UN chief Ban Ki-moon has said that nations must work together for early entry into force of the Comprehensive Nuclear Test Ban Treaty (CTBT), underlining the "catastrophic risks" posed by atomic weapons to environmental security and human existence.
UN chief Ban Ki-moon has said that nations must work together for early entry into force of the Comprehensive Nuclear Test Ban Treaty (CTBT), underlining the “catastrophic risks” posed by atomic weapons to environmental security and human existence.
“On this International Day against Nuclear Tests, I call on the world to summon a sense of solidarity commensurate with the urgent need to end the dangerous impasse on this issue,” the Secretary General said in his message marking the International Day against Nuclear Tests.
He lamented that since its adoption 20 years ago by the General Assembly, the multilateral treaty has yet to enter into force. The CTBT is a multilateral treaty that bans all nuclear explosions, for both civilian and military purposes, in all environments. It was adopted by the United Nations General Assembly on September 10, 1996 but has not entered into force as eight specific states have not yet ratified the treaty.
“Given the catastrophic risks posed by nuclear weapons to our collective human and environmental security – even our very existence – we must reject this stalemate,” he said. In previous years, the UN chief had specifically asked India, Pakistan, China and the US to ratify the CTBT, saying that the entry-into-force of the Treaty is an “essential building block”.
To date, 183 countries have signed the treaty and 164 have ratified CTBT. For the treaty to enter into force, ratification is required from the so-called Annex 2 States. Of these, China, North Korea, Egypt, India, Iran, Israel, Pakistan and the United States, have yet to ratify it.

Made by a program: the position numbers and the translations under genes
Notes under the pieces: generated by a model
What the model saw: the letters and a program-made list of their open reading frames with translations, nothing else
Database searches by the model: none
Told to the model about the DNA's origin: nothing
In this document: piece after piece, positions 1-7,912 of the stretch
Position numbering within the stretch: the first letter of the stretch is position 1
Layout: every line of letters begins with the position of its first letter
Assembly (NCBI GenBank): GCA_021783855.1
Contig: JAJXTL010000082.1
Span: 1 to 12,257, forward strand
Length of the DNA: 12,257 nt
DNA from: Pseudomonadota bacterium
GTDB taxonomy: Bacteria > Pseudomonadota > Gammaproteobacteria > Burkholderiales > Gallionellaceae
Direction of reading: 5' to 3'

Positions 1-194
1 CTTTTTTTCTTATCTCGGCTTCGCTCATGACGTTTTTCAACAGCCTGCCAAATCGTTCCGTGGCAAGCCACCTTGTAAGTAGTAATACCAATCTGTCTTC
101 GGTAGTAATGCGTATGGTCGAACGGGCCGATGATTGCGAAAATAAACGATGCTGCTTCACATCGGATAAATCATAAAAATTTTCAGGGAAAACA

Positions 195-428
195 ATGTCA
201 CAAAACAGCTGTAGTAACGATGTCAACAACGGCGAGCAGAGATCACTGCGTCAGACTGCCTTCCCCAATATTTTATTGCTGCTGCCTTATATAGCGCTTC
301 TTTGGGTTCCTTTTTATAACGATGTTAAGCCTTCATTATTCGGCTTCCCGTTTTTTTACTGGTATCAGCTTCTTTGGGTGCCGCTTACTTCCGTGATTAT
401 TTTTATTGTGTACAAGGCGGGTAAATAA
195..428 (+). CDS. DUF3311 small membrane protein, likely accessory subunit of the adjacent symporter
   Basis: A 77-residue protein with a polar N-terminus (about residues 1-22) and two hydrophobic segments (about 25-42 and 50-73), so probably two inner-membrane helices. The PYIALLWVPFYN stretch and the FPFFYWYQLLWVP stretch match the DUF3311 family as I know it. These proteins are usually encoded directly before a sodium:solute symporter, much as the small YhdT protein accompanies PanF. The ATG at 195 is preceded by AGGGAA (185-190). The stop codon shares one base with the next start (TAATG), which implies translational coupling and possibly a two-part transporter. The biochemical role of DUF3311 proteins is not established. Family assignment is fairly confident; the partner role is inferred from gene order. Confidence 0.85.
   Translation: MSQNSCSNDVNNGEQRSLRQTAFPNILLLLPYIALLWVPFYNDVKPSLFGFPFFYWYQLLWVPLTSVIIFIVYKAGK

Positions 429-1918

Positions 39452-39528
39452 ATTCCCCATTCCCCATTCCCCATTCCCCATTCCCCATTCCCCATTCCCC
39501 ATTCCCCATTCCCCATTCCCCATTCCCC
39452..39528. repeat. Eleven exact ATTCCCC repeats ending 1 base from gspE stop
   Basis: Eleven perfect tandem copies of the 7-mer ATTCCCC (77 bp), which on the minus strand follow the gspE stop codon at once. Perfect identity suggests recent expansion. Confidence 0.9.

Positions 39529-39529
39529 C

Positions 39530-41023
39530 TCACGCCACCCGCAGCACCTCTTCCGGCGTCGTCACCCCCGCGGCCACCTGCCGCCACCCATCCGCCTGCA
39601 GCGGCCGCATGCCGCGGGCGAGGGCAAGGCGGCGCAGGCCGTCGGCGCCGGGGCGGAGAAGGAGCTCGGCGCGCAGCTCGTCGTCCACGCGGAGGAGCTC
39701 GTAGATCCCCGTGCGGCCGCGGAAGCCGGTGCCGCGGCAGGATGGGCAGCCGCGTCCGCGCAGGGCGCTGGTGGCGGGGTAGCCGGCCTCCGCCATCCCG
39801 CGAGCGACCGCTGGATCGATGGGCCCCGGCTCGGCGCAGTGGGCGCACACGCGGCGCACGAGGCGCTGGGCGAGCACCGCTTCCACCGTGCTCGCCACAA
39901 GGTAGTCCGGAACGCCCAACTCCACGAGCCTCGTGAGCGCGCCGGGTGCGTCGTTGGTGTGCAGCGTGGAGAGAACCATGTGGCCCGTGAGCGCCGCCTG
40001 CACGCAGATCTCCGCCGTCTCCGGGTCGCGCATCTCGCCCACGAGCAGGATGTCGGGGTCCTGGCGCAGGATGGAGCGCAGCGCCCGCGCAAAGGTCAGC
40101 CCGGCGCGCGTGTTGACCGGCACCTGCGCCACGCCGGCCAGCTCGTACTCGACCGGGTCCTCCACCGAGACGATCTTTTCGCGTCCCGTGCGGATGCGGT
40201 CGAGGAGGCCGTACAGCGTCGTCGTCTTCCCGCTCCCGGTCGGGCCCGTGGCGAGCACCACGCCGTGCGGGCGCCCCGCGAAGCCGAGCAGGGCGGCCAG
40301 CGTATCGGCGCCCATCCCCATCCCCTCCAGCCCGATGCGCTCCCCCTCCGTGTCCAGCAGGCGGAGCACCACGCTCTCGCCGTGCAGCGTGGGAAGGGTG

Urging Member States to “act now”, Ban said those States whose ratification is required to bring the Treaty into force should not wait for others.
“Even one ratification can act as a circuit breaker. All States that have not done so should sign and ratify because every ratification strengthens the norm of universality and shines a harsher spotlight on the countries that fail to act,” he said.
Ban also stressed the power of political will that can break longstanding deadlocks, as demonstrated in the adoption of ambitious new 2030 Agenda for Sustainable Development and the Paris Agreement on climate change.
He said a prohibition on all nuclear testing will end a “poisonous legacy”, adding that it will boost momentum for other disarmament measures by showing that multilateral cooperation is possible, and it will build confidence for other regional security measures, including a Middle East zone free of nuclear weapons and all other weapons of mass destruction.
In 2009, the UN General Assembly had declared August 29 the “International Day against Nuclear Tests”.